Krina Alizond is a metahuman in a universe where the last natural humans became extinct five thousand years ago. When her sister goes missing she embarks on a daring voyage across the star systems to find her, travelling to her last known location—the mysterious water-world of Shin-Tethys. In a universe with no faster-than-light travel that's a dangerous journey, made all the more perilous by the arrival of an assassin on Krina's tail, by the privateers chasing her sister's life insurance policy, and by growing signs that the disappearance is linked to one of the biggest financial scams in the known universe. (No crib sheet, UK hardback, UK ebook, US hardback, US ebook).
What else is happening?
Not a lot I can talk about.
Books generally take a long time to write—months to years. Stepping out from behind my third-person mask for a moment, I'm currently up to my elbows in the new Merchant Princes trilogy and the sixth and seventh Laundry Files novels -- the work schedules overlap. This is going to keep me busy for at least the next year.
After that, I have some plans—but nothing under concrete contractual obligation to deliver to a publisher. These plans include more Laundry Files novels, a possible novel-length expansion of "Palimpsest" (which is merely the first third of a longer work), "The Lambda Functionary" (which was originally to be the third book of the "Halting State" trilogy, except that the latter book is set so close to what is now the present day that events have overrun it: if TLF ever goes anywhere, it will be as a new near-future stand-alone). There might also be other novels in the "Saturn's Children" continuity, and I'm intermittently chewing on something which might eventually grow up to be a near-future gothic haunted house novel about mortgage anxiety among the millennial generation. But I want to stress that none of this is definitely doing to happen.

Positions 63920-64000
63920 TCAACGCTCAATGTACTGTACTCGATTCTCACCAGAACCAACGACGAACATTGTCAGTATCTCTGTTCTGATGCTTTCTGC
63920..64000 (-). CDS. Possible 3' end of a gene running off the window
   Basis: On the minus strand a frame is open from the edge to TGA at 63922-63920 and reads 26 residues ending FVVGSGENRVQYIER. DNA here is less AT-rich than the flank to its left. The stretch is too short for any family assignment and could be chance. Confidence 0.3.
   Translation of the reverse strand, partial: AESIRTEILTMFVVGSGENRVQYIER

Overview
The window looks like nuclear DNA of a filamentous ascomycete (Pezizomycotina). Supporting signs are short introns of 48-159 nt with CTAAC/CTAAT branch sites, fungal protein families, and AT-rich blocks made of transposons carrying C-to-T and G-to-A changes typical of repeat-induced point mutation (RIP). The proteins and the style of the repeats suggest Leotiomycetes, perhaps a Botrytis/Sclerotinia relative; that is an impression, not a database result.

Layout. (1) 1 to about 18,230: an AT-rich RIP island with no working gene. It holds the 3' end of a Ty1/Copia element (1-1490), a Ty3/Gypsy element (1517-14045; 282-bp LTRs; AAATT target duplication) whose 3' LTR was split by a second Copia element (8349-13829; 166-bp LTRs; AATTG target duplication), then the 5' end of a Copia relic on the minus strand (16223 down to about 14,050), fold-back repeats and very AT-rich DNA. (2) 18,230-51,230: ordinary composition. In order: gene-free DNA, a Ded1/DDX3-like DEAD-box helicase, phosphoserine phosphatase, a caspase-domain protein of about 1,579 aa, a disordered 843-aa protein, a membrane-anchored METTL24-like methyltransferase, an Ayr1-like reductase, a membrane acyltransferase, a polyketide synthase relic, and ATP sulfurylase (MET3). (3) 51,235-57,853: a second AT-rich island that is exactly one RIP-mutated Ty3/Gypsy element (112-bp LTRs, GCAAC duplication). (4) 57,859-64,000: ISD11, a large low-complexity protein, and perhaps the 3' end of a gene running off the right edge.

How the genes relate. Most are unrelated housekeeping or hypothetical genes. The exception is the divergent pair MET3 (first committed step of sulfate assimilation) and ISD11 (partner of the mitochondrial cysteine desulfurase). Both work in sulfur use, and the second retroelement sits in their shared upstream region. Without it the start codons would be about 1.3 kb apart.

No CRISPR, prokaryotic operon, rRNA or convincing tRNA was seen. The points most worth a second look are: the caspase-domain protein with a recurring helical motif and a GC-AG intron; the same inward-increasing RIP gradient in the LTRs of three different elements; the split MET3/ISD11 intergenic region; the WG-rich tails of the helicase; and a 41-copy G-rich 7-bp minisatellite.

The time scales involved are so long that I end up doing something different altogether. I've got enough work to keep me busy until the end of 2015, and the world of publishing is changing so fast that my next project might not be a novel at all, but some sort of ebook serial in a format that doesn't exist yet. All I can say with any certainty is that I intend to keep on writing, and I hope you enjoy the results!